This allows you to spot groups of enemies ahead of time and either sneak by or position yourself in such a way that you can arrange your units at the start of battle in your favor.
For example, one thing I liked to do was trigger combat when I was near some crates because I could then position my ranged unit at a higher vantage point when the fighting began.
Once you’re into a battle, the UI and general layout feels good in terms of the information you need. The turn order appears at the top of the screen, while units each have health bars and symbols to represent their class and any alchemical instabilities.
Yes, you heard that right, alchemy goes beyond just the story in Black Legend. This was perhaps my favorite part about the combat. Instead of elements, your attacks can have one of four colored alchemy-related instabilities that apply that color to the enemy’s icon above their unit.
Certain combinations of colors are ultra effective, but they only trigger when you use a catalyzing attack to essentially reset the count in exchange for a huge damage boost.
This adds an extra layer of strategy as you gamble between placing more stacks of colors on enemies before a satisfying catalyst attack sends the proverbial dominoes falling in your favor.
Outside of combat, you can equip your units with various types of weapons and equipment. Interestingly, the weapons you choose to equip also allow you to alter your class at any time, so it’s not difficult to change up your party when needed.
Certain abilities become “learned” after a time as well, allowing you to equip them regardless of the class. This allows you to build some truly devastating combinations when you take into account the alchemy-focused aspects of combat.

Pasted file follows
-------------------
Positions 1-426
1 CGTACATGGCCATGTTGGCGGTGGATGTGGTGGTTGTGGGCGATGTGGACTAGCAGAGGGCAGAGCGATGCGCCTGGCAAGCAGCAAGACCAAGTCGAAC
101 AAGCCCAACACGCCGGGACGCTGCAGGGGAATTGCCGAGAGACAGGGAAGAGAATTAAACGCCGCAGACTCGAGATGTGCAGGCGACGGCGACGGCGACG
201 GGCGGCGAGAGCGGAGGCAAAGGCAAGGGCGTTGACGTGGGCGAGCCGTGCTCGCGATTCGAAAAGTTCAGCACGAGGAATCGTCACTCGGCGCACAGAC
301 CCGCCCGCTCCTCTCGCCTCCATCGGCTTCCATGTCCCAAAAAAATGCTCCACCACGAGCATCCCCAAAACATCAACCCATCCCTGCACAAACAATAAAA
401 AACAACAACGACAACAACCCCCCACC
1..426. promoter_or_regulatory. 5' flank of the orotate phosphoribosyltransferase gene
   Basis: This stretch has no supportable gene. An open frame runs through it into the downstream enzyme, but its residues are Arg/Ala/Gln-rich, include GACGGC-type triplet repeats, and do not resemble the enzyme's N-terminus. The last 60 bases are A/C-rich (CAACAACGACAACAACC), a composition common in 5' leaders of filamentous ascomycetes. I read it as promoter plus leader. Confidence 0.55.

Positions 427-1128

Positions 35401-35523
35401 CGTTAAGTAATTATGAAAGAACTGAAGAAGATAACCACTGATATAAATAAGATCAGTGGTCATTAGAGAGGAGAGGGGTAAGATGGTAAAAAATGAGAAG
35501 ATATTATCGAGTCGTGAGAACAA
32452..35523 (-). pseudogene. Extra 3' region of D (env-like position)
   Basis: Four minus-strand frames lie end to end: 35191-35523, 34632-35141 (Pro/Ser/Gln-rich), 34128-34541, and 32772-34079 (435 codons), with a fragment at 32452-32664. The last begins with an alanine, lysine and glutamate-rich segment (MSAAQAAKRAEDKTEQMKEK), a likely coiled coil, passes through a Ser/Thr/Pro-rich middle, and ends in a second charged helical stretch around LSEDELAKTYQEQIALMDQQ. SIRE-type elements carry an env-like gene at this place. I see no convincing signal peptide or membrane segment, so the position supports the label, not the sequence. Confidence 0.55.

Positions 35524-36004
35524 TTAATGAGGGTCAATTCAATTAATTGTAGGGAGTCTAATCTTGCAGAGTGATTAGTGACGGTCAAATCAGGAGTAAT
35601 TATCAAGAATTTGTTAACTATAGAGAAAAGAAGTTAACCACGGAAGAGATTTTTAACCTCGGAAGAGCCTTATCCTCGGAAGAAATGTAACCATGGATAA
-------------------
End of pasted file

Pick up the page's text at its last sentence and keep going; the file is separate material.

Putting aside the issues I had with the story and setting, I must tip my hat to the developers at Warcave for the gameplay elements, because they are truly top notch for the genre and offer some satisfying levels of strategy.
Beyond the smart mechanics, combat itself isn’t wildly interesting as a result of simple and stiff animations. It is fun to see enemies collapse and ragdoll onto the ground when you land a finishing blow, but nothing about the combat is visually very enticing, which makes some of the longer fights a bit of a slog.
Black Legend’s gameplay shows a real aptitude for the genre, but everything else surrounding it makes it difficult to truly admire and enjoy what it’s trying to do. Setting aside the less than engaging story, it’s the lack of visual flare and the frustrating navigation that make it difficult to really get immersed in the world or the more positive elements of the gameplay.
Not Even Mephisto’s Fog can Hide Shaky Presentation
Black Legend’s presentation is a mixed bag, even playing on PS5. Textures take quiet some time to load in every time you transition from one area to another, which is very distracting. During combat, I’ve seen units get stuck on the environment while moving to a new space as well. They usually figure it out, but it’s another example of the cracks showing.
The text is also far too small for a big screen TV, but this is an issue with numerous titles. Even so, with the game conveying a lot of information solely through text, it’s very noticeable, even after pre-launch patches.
Black Legend is the kind of game that has spots of brilliance tucked between technical issues and a few puzzling design decisions. It’s a rough package all around, but fans of turn-based strategy who are willing to look past the flaws will find a lot to love about its clever mechanics.
Final Score: 6.5/10
A Copy of Black Legend was provided to PS5 Gamers for review purposes
Article by – Bradley Ramsey
Insert date – 3/24/2021